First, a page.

AbstractPulverised fuel ash (pfa) has been mixed with lime and water, pressed into cylinders, and cured in 100% r.h. at temperatures of 50°C, 75°C and 95°C for times of between 30 minutes and 28 days.
The expansion of the cylinders and their unconfined compressive strengths have been measured at different stages during the curing cycle and the lime consumption has been determined at each stage using thermogravimetric analysis. The raw materials and the reaction products formed during curing have been analysed by X-ray diffraction analysis (XRD), thermogravimetric analysis (TG and DTG), scanning and transmission electron microscopy (SEM and TEM) and energy dispersive X-ray analysis (EDAX). The two latter techniques have also been employed to follow the development of microstructure during curing. In addition mercury intrusion porosimetry (MIP) has been used to determine the corresponding changes in pore size distribution.
When moistened with water the pfa was found to contain 1.34% of gypsum. In the dry pfa this gypsum is present on the pfa particle surfaces as anhydrous calcium sulphate, and it was found possible to remove this surface layer by acid treatment. The presence of this gypsum has been shown to be a critical factor in controlling the reaction rate, influencing the reaction mechanism and hence affecting the strength development and expansion behaviour of the cured pfa-lime composites.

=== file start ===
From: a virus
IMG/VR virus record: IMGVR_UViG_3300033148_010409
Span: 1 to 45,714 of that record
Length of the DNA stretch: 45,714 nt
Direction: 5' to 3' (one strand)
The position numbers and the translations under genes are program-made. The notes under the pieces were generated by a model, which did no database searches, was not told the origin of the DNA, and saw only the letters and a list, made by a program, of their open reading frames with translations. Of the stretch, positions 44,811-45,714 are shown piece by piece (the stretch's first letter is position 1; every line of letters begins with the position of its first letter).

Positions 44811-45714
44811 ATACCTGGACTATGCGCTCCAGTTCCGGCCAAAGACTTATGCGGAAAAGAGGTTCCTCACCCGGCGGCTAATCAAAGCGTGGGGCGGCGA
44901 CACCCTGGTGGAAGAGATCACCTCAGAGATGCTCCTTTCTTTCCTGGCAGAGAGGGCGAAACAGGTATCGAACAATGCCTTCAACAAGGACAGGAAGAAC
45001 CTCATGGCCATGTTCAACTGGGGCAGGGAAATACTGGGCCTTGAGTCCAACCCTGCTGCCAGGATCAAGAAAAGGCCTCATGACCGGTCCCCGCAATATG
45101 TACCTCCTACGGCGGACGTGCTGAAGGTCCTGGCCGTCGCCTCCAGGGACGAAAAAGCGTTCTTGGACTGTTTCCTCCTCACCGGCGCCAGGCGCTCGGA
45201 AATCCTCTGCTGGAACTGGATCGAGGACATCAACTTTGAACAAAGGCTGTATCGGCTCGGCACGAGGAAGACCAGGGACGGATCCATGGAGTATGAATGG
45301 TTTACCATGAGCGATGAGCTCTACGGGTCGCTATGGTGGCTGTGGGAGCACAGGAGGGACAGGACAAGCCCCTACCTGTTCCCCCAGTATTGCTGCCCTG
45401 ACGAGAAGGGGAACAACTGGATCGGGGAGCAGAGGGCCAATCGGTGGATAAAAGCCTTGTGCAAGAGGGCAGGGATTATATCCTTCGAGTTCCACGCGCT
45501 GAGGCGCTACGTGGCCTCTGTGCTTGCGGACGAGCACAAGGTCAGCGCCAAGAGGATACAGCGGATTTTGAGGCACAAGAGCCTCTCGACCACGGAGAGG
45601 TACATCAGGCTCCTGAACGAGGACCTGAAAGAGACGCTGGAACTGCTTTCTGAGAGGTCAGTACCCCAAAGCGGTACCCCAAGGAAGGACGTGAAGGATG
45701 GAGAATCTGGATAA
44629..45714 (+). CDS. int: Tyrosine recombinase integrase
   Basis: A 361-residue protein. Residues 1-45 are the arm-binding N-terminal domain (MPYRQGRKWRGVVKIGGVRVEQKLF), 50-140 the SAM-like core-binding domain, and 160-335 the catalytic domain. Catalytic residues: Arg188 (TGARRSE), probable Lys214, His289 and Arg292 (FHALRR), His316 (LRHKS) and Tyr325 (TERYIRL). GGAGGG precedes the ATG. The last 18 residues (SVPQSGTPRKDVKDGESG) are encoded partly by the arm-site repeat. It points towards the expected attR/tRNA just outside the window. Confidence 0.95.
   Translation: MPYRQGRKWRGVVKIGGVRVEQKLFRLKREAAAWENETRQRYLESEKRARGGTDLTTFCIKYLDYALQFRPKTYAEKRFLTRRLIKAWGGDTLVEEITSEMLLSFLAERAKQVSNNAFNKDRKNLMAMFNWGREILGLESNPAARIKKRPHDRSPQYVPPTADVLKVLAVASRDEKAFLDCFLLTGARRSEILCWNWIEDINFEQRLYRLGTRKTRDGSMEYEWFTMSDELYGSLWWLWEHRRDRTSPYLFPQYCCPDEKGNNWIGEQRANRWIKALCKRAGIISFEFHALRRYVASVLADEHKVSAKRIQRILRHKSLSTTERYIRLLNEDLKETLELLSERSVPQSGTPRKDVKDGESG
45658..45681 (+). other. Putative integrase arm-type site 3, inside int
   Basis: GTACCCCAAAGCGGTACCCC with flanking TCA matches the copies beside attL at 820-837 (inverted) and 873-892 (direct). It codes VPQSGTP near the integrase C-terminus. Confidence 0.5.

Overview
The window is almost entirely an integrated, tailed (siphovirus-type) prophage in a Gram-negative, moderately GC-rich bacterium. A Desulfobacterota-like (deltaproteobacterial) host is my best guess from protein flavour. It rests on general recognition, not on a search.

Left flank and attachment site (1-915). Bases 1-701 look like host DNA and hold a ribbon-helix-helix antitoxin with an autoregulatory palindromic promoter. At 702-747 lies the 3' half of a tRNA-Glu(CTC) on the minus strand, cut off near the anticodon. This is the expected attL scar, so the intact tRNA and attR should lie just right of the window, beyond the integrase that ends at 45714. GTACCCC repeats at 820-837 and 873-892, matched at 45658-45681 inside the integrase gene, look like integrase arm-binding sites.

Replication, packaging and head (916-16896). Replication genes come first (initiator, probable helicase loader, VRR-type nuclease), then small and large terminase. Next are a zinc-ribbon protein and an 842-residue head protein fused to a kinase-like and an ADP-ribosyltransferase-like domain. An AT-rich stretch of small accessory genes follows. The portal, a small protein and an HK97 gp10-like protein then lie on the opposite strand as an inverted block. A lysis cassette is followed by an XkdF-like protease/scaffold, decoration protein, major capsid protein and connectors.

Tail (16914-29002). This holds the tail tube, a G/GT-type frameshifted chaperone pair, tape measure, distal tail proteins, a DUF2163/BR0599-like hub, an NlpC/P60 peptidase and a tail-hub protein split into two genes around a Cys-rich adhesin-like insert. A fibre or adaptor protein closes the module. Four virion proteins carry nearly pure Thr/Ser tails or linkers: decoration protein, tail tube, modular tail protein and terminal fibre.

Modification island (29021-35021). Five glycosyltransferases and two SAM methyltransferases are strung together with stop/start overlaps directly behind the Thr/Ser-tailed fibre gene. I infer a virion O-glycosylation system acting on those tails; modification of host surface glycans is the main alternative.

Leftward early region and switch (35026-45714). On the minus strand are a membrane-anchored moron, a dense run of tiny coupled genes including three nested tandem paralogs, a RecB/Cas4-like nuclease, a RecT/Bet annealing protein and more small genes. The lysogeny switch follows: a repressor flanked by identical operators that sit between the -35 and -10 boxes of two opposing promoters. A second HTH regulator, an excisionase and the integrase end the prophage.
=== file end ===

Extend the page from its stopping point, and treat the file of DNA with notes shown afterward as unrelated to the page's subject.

Removal of the calcium sulphate coating from the original pfa by acid treatment, before mixing with lime, substantially reduces the expansion during curing. Also, the strength development begins at earlier curing times, although the ultimate strength developed is substantially below that for the untreated pfa.
The addition of small amounts of gypsum to the pfa-lime mixes show that there is an optimum gypsum level required to give maximum strength and maximum expansion during curing.
The behaviour is explained in relation to the following observed sequence of events :
Surface ettringite formation on the pfa particles; initial formation of gel coating; ettringite decomposition and release of sulphate; hydrogarnet formation and colloidal membrane development; membrane bursting and precipitation of C-A-S-S -H gel.
Two factors are found to contribute to the expansion. One is osmotic swelling of the colloidal membrane and the second is the level of sulphate incorporated into the precipitating C-A-S- S-H gel. Excessive addition of gypsum to the system retards the reaction with lime and results in the formation of excessive amounts of globular colloidal material being formed at the expense of the fibrous and foil-like C-A-S- -H gel which is primarily responsible for strength development. Also formation of excessive amounts of globular colloidal material leads to dimensional instability and a large drying shrinkage. The work shows that the production of a strong and dimensionally stable product by this process, requires very precise control of the initial composition.
|Date of Award||Apr 1990|